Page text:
Fates from the density of new German Cinema
By the early 1970s, Europe’s new-wave revolutions were roaring across the film world. In the FRG, however, it was only then that New German Cinema emerged, bringing excitement to movie screens that continues today. It is not the external world its protagonists are at war with, as the world, the era and history have all already eaten their way deep inside them.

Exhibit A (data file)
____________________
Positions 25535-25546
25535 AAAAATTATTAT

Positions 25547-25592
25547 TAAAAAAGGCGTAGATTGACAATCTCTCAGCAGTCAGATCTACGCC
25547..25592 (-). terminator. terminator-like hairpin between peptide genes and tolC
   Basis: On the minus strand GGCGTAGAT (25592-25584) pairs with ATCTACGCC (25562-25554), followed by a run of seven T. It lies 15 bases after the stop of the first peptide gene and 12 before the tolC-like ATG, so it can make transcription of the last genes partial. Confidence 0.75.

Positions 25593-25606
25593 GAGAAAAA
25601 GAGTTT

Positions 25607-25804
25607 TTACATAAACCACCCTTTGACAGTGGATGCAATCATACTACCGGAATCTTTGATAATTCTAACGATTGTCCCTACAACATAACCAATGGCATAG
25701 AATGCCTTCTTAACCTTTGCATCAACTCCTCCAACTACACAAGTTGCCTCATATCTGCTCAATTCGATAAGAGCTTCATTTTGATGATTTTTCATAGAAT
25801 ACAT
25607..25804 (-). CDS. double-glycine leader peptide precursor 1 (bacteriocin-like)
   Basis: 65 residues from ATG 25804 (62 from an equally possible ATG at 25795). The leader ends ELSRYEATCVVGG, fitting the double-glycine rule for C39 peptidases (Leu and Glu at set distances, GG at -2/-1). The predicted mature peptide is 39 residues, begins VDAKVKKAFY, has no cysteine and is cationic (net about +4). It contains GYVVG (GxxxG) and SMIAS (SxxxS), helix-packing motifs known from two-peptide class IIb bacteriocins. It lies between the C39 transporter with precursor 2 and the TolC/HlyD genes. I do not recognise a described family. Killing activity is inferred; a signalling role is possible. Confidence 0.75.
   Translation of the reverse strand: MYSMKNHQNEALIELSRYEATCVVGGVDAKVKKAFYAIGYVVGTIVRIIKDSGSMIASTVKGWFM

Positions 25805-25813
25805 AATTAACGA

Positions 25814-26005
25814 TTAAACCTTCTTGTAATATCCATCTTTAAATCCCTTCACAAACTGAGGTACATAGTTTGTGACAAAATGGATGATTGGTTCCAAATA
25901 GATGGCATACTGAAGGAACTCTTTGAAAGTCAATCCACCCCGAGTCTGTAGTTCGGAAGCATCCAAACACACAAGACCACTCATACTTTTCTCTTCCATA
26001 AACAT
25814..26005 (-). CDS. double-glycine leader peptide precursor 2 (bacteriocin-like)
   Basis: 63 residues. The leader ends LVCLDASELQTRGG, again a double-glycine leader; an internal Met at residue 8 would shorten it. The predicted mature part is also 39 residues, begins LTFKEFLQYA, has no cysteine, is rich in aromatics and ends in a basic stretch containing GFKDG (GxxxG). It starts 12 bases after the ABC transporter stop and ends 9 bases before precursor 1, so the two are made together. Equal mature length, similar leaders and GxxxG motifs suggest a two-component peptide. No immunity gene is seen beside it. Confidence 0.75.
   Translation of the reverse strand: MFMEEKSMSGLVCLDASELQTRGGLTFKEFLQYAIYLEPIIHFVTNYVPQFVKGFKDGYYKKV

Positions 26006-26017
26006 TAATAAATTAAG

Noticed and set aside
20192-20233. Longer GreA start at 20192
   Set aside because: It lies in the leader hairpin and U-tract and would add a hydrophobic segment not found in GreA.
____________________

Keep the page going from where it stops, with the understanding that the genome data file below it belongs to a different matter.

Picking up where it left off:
Rainer Werner Fassbinder, Wim Wenders, Werner Herzog, Volker Schlöndorff – an impressive list. Very different artists. Fassbinder was the most sensitive of them when it came to exploring how personalities are shaped by social influences. Wenders’s heroes are looking for their place, their home, in a globalising world. (At that time, the term ‘globalisation’ was still relatively obscure.) In Werner Herzog’s films always address the dilemmas of savagery and civilisation, and of primary and secondary nature. Schlöndorff, for his part, is an unwavering moralist bent on constantly exploring how long an individual’s capacity for moral tolerance can last. What is it that connects them all to each other? More than anything else, the fact that their protagonists are left to their own devices when compelled to make a decision. The filmmakers behind New German Cinema are the chroniclers of an age in which the community is growing increasingly uncertain. This is no longer the age of lone justice-seeking heroes, who may once have felt that they were acting in the name or interest of some community, but one of solitary individuals who have to carry a disproportionately large burden. The last work in the series deviates, in a sense, from this general theme. The Wim Wenders film Faraway, So Close! (1993) is already entering a new era after the fall of the Berlin Wall in 1989, with many changes afoot across Europe. As with German cinema itself. But this is another story, one in which we ourselves are also actors here and now.